Herbert Backe

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Herbert Backe
Bundesarchiv Bild 183-J02034, Herbert Backe.jpg
Herbert Backe in 1942
Reich Minister for Food and Agriculture
In office
23 May 1942 – 30 April 1945
Chancellor Adolf Hitler
Preceded by Richard Walther Darré
Succeeded by Position abolished
Personal details
Born Herbert Friedrich Wilhelm Backe
(1896-05-01)1 May 1896
Batumi, Kutais Governorate, Russian Empire
Died 6 April 1947(1947-04-06) (aged 50)
Nuremberg, Bavaria, Allied-occupied Germany
Nationality German
Political party National Socialist German Workers' Party
Alma mater University of Göttingen
Profession Agronomist

Herbert Friedrich Wilhelm Backe (1 May 1896 – 6 April 1947) was a German politician and SS functionary during the Nazi era. He developed and implemented the Hunger Plan that envisioned death by starvation of millions of Slavic and Jewish "useless eaters" following Operation Barbarossa, the 1941 invasion of the Soviet Union.

This plan was developed during the planning phase for the Wehrmacht (German Armed Forces) invasion and provided for diverting of the Ukrainian food stuffs away from central and northern Russia and redirecting them for the benefit of the invading army and the population in Germany. As a result, millions of civilians died in the German-occupied territories. Arrested in 1945 and due to be tried for war crimes at Nuremberg in the Ministries Trial, he committed suicide in prison in 1947.

Biography[edit]

Herbert Backe was born in Batumi, Georgia, the son of a retired Prussian lieutenant turned trader.[1] His mother was a Caucasus German, whose family had emigrated from Württemberg to Russia in the early 19th century.[1] He studied at the Tbilisi gymnasium (grammar school) from 1905 and was interned on the outbreak of World War I as an enemy alien because he was a citizen of Prussia. This experience of being imprisoned for being German and witnessing the beginning of the Bolshevik Revolution made Backe an anti-communist.[1]

Backe moved to Germany during the Russian Civil War with the help of the Swedish Red Cross. In Germany, he initially worked as a labourer, and enrolled to study Agronomy at the University of Göttingen in 1920. After completing his degree he briefly worked in agriculture and then became an assistant lecturer on agricultural geography at Hanover Technical University. In 1926, he submitted his doctoral dissertation, titled The Russian Cereals Economy as the Basis of Russian Agriculture and the Russian Economy (German: Die russische Getreidewirtschaft als Grundlage der Land- und Volkswirtschaft Russlands), to the University of Göttingen, but it was not accepted.[1] Later, after Germany invaded the Soviet Union, Backe self-published his dissertation with a print of 10,000 copies.[1]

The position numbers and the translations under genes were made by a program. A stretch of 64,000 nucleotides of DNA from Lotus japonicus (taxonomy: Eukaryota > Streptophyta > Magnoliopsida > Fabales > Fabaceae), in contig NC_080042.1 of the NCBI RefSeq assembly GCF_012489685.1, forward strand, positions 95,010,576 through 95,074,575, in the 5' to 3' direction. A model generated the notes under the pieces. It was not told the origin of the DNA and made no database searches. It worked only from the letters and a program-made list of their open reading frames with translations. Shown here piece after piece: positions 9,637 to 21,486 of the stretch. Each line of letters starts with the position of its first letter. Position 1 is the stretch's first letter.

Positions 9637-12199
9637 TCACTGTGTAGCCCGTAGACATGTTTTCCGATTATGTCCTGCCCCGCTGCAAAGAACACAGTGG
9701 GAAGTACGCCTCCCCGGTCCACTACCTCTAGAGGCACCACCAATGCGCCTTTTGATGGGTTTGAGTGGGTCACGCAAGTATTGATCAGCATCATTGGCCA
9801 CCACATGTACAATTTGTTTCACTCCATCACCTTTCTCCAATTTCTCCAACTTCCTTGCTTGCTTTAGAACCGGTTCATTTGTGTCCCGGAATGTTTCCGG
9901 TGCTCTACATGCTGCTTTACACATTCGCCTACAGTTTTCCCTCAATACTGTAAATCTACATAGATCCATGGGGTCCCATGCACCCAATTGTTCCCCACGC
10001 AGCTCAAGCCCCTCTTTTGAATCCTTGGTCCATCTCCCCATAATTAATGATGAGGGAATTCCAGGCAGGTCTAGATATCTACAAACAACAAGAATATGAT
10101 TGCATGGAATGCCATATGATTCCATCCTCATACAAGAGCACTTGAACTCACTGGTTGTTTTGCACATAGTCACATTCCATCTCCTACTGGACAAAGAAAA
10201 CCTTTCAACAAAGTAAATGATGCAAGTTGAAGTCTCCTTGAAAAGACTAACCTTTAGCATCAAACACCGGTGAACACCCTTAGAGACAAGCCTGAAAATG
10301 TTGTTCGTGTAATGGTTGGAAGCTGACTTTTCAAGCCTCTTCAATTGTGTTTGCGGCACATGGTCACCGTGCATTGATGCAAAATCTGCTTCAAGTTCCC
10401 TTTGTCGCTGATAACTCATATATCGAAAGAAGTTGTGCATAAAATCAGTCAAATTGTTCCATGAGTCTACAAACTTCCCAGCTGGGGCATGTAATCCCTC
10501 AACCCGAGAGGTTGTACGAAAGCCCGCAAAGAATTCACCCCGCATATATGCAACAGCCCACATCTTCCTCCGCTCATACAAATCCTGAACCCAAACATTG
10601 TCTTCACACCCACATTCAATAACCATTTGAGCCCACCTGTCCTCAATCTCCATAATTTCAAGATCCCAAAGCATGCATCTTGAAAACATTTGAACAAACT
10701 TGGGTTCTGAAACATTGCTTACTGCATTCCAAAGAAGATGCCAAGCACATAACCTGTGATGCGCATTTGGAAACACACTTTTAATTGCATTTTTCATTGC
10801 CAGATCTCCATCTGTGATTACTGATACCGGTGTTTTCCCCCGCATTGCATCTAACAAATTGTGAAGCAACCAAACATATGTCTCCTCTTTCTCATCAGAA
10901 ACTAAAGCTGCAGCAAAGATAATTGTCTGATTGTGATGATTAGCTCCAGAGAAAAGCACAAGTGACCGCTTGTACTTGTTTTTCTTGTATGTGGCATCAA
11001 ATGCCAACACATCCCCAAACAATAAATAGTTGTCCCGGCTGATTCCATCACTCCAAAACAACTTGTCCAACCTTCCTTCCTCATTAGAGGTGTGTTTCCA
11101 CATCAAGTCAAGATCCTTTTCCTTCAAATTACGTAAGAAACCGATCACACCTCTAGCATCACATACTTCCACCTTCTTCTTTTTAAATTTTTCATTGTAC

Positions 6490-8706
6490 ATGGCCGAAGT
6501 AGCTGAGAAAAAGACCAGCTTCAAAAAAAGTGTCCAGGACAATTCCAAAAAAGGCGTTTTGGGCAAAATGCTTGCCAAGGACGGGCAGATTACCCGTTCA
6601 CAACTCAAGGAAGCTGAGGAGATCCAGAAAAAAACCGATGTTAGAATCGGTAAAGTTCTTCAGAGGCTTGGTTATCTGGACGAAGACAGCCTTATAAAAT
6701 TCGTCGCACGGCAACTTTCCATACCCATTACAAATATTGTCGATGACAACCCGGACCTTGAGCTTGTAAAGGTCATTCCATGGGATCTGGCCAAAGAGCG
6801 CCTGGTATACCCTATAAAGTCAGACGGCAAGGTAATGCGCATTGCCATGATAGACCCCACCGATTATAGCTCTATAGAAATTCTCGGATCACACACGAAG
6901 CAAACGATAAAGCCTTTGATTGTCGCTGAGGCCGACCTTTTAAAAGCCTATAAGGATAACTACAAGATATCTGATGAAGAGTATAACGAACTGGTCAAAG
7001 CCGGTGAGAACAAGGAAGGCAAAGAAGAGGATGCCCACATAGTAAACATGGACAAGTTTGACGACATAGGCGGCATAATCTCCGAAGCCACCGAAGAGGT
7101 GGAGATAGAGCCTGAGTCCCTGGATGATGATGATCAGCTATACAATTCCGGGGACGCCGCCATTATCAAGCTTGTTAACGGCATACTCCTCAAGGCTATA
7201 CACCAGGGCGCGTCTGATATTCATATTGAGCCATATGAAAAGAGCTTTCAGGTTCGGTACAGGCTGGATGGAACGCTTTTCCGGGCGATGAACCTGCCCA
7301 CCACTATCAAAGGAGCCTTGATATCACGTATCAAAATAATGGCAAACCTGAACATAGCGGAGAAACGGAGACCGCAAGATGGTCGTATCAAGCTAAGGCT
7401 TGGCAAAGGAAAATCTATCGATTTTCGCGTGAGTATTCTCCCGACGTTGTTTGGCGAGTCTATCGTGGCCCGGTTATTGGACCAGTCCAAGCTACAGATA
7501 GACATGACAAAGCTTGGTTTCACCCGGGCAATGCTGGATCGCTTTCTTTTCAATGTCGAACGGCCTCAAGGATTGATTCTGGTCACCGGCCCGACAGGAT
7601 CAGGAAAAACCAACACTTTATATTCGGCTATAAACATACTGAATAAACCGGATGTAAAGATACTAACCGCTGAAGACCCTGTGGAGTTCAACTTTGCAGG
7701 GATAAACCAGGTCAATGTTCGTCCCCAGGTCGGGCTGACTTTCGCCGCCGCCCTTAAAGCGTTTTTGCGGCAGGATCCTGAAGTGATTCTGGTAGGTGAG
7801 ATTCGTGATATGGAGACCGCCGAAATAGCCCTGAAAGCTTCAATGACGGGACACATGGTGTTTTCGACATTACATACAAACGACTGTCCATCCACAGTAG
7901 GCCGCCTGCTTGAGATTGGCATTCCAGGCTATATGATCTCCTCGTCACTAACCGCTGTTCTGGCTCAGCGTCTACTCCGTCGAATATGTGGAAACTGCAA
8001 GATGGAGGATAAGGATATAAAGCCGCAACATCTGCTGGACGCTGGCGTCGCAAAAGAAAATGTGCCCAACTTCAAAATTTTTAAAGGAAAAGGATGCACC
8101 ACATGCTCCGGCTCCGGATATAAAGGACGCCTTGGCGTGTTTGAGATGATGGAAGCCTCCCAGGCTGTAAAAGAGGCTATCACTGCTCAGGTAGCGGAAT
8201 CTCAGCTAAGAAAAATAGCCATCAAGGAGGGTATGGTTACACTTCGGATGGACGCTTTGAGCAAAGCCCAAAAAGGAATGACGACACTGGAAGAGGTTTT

Backe joined the SA in 1922 and in Hanover the Nazi Party.[2] After the dissolution of the regional political unit (Gau) for South-Hanover Backe let his membership expire. [Source: Nach der Auflösung des Gaus Hannover-Süd 1928 ließ Backe seine Mitgliedschaft bis 1931 ruhen].[2]

In 1927 Backe was inspector and administrator on a big farm in Pommern. In 1928 he was married to Ursula. With financial support of his father-in-law. In November 1928 he became tenant of domain Hornsen, with around 950 acres in the district of Alfeld.[3][4] He succeeded to lead the farm successfully. Finally, he joined the SS in October 1933.[5] He undertook various duties in the administration of Nazi Germany, succeeding Richard Walther Darré as Minister of Food in May 1942 and becoming Minister of Agriculture in April 1944. Backe was a prominent member of the younger generation of Nazi technocrats who occupied second-tier administrative positions in the Nazi system such as Reinhard Heydrich, Werner Best, and Wilhelm Stuckart. Like Stuckart, who held the real power in the Interior Ministry (officially led by Wilhelm Frick) and Wilhelm Ohnesorge in the Reichspostministry (officially led by the conservative Paul Freiherr von Eltz-Rübenach), Backe was the de facto Minister of Agriculture under Darré, even before his promotion to that post.[6]

Hunger plan[edit]